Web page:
What's That Bug?

Mar 31, 2014

The California poppy draws lots of visitors: honey bees, bumble bees and assorted other insects.

But a particular visitor we spotted March 15 on a poppy outside the UC Davis Arboretum Teaching Nursery on Garrod Drive, Davis, looked puzzling.

A beetle. But what kind of beetle? 

"This is a ladybug—Paranaemia vittigera," said senior museum scientist Steve Heydon of the Bohart Museum of Entomology, UC Davis campus.  "It's a native of the western United States."

"Family Coccinellidae," said Lynn Kimsey, director of the Bohart and professor of entomology at UC Davis. 

Ah, yes, our little lady beetle, aka ladybug, ladybird beetle. But this one was striped, not spotted. Fact is, ladybugs are not always red with black dots. They come in coats of many colors: yellow, orange, brown and the like--some with dots, no dots, stripes, no stripes, and blotches or no blotches.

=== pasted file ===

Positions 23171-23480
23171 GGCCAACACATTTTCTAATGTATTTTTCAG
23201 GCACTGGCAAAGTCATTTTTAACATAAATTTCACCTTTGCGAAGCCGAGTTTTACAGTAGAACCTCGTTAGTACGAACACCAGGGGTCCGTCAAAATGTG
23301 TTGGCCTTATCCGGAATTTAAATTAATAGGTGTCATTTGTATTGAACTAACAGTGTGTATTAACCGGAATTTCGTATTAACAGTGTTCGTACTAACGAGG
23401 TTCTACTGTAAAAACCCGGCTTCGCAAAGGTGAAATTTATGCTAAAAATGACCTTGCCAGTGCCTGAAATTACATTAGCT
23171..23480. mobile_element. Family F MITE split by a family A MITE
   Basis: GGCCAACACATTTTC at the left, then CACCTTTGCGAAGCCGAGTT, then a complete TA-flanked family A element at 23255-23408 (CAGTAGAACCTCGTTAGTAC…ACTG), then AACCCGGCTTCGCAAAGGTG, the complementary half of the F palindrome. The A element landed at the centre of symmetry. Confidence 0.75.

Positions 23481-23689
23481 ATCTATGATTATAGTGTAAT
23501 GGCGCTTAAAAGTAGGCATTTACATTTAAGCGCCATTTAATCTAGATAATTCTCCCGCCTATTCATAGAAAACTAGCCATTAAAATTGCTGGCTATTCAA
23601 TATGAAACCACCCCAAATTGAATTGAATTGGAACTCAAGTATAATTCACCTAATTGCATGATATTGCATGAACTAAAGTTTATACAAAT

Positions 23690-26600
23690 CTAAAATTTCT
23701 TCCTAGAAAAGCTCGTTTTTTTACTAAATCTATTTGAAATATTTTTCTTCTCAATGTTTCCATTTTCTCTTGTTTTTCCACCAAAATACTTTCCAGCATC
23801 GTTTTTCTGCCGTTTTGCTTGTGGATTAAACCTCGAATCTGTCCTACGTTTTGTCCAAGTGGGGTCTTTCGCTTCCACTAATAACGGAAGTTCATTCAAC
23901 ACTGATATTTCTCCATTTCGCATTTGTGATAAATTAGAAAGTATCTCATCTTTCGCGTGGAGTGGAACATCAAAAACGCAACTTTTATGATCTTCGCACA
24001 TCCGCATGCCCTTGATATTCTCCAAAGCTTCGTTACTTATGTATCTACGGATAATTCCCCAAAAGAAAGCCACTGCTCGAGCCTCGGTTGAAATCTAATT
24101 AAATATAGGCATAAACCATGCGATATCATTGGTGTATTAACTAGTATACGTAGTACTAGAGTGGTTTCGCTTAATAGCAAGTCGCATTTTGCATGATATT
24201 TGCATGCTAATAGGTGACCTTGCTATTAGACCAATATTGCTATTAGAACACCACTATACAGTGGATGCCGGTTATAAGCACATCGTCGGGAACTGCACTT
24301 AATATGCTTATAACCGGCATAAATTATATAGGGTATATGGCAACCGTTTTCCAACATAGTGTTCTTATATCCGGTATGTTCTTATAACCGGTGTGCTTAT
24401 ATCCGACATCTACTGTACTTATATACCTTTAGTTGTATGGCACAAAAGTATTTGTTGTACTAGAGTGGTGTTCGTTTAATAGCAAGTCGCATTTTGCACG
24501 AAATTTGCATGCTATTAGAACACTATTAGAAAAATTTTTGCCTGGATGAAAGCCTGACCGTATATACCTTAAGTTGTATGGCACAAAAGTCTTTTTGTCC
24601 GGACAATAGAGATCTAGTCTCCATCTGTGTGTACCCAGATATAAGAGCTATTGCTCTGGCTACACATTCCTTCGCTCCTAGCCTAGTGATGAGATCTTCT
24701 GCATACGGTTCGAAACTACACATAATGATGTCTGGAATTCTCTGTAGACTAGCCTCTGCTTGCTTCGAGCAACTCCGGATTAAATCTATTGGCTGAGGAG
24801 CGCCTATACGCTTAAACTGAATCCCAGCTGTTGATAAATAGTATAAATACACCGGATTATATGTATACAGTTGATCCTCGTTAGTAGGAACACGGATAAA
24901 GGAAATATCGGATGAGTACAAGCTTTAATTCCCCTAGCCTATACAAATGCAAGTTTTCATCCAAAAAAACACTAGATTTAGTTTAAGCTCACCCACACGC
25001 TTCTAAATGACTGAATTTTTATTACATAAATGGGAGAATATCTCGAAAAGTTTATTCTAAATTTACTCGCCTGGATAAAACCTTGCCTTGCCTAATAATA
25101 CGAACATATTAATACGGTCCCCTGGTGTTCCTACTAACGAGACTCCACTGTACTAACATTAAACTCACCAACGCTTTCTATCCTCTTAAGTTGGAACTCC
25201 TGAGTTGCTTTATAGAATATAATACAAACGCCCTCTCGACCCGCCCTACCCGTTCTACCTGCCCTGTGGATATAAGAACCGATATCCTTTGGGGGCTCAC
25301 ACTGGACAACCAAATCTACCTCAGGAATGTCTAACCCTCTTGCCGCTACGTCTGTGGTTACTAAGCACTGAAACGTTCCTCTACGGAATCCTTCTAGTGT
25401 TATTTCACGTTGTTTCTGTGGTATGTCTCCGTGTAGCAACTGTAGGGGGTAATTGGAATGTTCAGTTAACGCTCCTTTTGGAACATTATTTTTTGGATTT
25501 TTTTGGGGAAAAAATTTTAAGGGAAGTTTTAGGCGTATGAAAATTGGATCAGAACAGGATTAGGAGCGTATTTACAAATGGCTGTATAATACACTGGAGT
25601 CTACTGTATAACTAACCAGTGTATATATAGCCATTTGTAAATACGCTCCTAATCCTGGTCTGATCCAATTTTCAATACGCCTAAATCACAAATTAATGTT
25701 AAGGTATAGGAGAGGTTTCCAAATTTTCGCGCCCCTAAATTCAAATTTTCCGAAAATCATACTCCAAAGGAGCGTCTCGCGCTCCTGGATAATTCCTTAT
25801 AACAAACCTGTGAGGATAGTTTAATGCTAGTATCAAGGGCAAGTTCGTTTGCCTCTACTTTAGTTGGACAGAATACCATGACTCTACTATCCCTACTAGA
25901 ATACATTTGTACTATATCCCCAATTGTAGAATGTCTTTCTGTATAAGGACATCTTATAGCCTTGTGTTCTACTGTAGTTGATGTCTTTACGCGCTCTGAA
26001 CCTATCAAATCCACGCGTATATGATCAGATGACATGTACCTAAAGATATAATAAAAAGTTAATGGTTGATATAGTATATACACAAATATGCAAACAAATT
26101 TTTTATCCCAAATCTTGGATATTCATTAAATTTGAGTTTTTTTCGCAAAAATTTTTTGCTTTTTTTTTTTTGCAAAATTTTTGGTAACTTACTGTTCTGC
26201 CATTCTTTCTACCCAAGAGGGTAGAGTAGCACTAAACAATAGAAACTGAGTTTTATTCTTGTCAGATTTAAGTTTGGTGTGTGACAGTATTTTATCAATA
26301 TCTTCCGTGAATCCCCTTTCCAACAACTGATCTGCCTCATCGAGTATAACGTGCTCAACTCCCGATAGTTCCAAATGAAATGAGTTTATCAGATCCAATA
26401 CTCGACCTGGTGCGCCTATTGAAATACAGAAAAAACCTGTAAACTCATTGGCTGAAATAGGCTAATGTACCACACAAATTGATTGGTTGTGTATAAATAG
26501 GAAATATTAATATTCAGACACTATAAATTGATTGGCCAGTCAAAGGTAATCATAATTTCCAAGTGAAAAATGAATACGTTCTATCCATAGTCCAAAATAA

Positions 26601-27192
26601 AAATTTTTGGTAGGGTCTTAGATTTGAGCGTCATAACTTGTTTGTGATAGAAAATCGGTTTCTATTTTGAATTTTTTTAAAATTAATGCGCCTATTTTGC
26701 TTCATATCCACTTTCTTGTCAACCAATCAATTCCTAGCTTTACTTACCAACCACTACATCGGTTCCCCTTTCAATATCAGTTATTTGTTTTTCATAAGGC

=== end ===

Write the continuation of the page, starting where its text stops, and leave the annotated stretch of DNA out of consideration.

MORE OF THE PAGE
"Although rather consistent in body form and habits, there are a great many species, with more than 125 known in California," writes retired UC Berkeley entomology professor Jerry Powell in his book, "California Insects," co-authored by  Charles Hogue (now deceased), former senior curator of entomology at the Los Angeles Natural History Museum.

Said Kimsey: "We have pretty old specimens from all over northern California including the Central Valley. They are native here. It's interesting, though, how little biological information I could find about them."

Discover Life has a good website on ladybug identification. You can also see them on BugGuide.net.

The Lost Ladybug Project, which encourages you to monitor ladybugs and upload photos of them, also has good identification tools and photos of the bugs, many taken in Petaluma.

 One thing's for sure: we're accustomed to seeing spots on our ladybugs, not stripes.